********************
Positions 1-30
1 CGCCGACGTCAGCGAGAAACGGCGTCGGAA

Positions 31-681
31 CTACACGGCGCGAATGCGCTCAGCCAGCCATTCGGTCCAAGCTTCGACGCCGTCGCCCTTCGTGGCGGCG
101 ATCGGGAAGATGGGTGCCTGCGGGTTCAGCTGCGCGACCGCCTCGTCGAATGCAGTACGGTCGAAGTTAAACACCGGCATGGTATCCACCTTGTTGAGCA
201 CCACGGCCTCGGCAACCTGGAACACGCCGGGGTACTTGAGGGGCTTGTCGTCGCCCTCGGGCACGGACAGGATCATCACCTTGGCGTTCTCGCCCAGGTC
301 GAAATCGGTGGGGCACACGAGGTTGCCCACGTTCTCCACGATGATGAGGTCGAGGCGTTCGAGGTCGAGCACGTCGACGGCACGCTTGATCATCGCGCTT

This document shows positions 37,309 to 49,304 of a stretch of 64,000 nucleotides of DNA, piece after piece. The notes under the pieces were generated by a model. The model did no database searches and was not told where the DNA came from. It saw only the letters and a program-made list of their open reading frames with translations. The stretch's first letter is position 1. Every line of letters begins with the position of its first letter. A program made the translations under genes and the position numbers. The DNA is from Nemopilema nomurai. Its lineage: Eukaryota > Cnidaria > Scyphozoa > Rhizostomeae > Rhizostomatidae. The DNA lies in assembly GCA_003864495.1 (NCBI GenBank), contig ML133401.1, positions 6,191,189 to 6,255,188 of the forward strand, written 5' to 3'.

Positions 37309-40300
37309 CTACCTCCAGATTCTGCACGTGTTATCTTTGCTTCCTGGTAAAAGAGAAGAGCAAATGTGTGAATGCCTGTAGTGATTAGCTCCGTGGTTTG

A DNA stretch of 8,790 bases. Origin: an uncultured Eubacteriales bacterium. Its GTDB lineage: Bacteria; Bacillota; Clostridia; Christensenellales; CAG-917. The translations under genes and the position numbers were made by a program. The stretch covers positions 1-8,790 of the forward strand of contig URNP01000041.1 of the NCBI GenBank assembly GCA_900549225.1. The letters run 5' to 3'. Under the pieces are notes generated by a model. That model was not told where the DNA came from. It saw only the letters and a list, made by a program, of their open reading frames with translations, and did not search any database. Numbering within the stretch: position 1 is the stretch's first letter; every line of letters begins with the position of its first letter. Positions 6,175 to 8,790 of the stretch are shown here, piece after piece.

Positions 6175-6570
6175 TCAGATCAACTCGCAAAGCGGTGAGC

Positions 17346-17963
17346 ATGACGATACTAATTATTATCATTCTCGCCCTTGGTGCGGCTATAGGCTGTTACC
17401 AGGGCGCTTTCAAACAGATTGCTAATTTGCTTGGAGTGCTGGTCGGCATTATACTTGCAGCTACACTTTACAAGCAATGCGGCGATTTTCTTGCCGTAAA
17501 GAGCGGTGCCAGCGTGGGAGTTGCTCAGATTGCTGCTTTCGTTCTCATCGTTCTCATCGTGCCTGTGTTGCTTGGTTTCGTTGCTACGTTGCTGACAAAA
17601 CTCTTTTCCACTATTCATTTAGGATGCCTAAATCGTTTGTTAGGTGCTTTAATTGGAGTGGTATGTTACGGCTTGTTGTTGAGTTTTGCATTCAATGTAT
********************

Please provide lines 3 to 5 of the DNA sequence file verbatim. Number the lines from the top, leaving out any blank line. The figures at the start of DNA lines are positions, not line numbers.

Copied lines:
Positions 31-681
31 CTACACGGCGCGAATGCGCTCAGCCAGCCATTCGGTCCAAGCTTCGACGCCGTCGCCCTTCGTGGCGGCG
101 ATCGGGAAGATGGGTGCCTGCGGGTTCAGCTGCGCGACCGCCTCGTCGAATGCAGTACGGTCGAAGTTAAACACCGGCATGGTATCCACCTTGTTGAGCA